These are trying times. Americans are still enduring a very contentious presidential election wherein the winner is still not officially known.

We are once again seeing a surge in reported cases of the coronavirus, including here at home in Tahlequah. Our schools are again switching to virtual learning for at least a week and possibly for the rest of the semester. Some of us have lost family members and friends, and our community itself has lost two stalwarts to the virus in Dr. Don Stucky and Judge Donn Baker.

While tens of millions of Americans are celebrating the apparent victory of a Joe Biden presidency, an equal number are facing disappointment and frustration. This is the same as it was four years ago, when those who are disappointed today were celebrating the victory of a Donald Trump presidency. In November 2016, many individuals predicted gloom, and were living in fear and had no hope for a brighter future. Today, in November 2020, many are living in fear and see no hope for a brighter future.

As we are entering the precious holiday season of Thanksgiving and Christmas, some in the U.S. are telling us to not spend this time with our family, friends or loved ones. They tell us to instead spend the holidays alone or with our own households, saying that would be best if we want to have them with us in the coming years. Trouble is, some may not be with us in the coming months with or without the coronavirus, and this may be our last chance to enjoy the holidays in their mortal presence.

As the world continues to fight the war against the coronavirus, we would do well to remember that we are fighting a virus that is 1,000 times smaller than a grain of sand, and which has brought the world and global economies to their knees.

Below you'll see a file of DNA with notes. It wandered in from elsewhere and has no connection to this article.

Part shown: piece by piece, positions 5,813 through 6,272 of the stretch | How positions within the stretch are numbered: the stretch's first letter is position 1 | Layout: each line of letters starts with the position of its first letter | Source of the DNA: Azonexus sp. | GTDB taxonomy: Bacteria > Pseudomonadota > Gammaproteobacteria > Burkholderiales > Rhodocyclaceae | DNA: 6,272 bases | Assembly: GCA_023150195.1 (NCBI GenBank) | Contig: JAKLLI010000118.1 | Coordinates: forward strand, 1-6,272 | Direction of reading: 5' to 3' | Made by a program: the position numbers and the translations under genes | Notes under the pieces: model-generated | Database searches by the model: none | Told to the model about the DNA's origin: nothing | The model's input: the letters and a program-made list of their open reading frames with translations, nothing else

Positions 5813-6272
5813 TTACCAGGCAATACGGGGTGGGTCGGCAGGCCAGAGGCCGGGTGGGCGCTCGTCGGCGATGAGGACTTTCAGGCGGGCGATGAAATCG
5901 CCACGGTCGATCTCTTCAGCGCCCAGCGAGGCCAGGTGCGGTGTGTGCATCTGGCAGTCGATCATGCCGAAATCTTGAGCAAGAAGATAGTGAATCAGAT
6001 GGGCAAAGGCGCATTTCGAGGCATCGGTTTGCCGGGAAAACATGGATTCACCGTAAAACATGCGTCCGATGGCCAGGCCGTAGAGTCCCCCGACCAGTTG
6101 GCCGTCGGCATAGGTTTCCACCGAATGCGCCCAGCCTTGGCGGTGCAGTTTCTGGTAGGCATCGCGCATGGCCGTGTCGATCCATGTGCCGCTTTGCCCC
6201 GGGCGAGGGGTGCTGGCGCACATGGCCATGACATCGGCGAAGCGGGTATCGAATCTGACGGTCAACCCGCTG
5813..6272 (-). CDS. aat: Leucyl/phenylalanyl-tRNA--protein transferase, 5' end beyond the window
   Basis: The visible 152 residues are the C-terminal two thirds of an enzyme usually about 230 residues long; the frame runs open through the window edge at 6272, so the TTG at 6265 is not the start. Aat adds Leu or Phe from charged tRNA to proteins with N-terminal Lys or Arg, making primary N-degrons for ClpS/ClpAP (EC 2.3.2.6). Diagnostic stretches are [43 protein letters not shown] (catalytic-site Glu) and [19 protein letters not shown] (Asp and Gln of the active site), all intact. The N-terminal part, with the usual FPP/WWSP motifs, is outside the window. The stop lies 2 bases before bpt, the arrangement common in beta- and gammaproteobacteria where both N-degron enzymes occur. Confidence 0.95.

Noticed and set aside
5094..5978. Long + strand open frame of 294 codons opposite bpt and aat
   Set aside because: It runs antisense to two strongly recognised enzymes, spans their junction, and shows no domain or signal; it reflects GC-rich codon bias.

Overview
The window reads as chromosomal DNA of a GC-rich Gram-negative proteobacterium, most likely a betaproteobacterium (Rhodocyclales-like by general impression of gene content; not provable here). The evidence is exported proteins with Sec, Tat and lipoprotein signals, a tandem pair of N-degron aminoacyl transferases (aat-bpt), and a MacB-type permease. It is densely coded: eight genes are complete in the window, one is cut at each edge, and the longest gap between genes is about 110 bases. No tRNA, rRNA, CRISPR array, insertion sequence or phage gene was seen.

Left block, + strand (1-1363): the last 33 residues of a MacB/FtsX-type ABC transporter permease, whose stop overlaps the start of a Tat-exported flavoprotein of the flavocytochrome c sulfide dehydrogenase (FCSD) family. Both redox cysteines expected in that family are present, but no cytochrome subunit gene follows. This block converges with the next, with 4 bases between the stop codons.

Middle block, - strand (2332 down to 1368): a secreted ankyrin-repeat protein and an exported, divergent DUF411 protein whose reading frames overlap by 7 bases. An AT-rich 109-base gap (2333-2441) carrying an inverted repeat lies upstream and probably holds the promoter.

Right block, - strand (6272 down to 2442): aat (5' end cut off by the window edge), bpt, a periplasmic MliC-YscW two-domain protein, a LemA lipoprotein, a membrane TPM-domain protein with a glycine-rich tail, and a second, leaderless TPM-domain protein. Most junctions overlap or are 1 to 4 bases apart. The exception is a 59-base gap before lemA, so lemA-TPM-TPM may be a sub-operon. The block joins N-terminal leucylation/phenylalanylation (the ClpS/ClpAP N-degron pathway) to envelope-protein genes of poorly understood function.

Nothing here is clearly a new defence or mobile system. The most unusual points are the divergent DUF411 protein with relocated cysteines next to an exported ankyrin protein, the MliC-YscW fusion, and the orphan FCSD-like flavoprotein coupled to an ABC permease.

Religious leader and former Brigham Young University President Jeffrey Holland put things in good perspective in a recent address when he said, “When we have conquered [the coronavirus], and we will, may we be equally committed to freeing the world from the virus of hunger, [and] freeing neighborhoods and nations from the virus of poverty.”

In a recent article on finding hope during times of despair, Dr. David Morgan, a psychologist in Washington state, said increasing our hope can also increase our joy and our happiness. He pointed out that since the future is truly unknown, it can make just as much sense to look forward with joy as it does to look forward with despair, so make the choice to look forward with hope and trust.

In thinking about that, I was reminded of the fact that everything we do in life is a choice, and we can choose to look forward to a brighter day and do what we can to make the future better for all, or we can lose today by wallowing in the darkness of sadness, anger and despair.

The vast majority of us, as individuals, cannot do any large-scale things to change election results to our liking or come up with a cure for the coronavirus and distribute it throughout the world. We can, however, do what little bit we can in our own ways and in our own areas where we do have a say and some control.

Developing greater hope requires practice, and making the choice to act in trying times is what can bring hope to others and to ourselves.

Randy Gibson is the CEO of RDG Communications Group, LLC, and the former director of the Tahlequah Area Chamber of Commerce and the Texas State Rifle Association.

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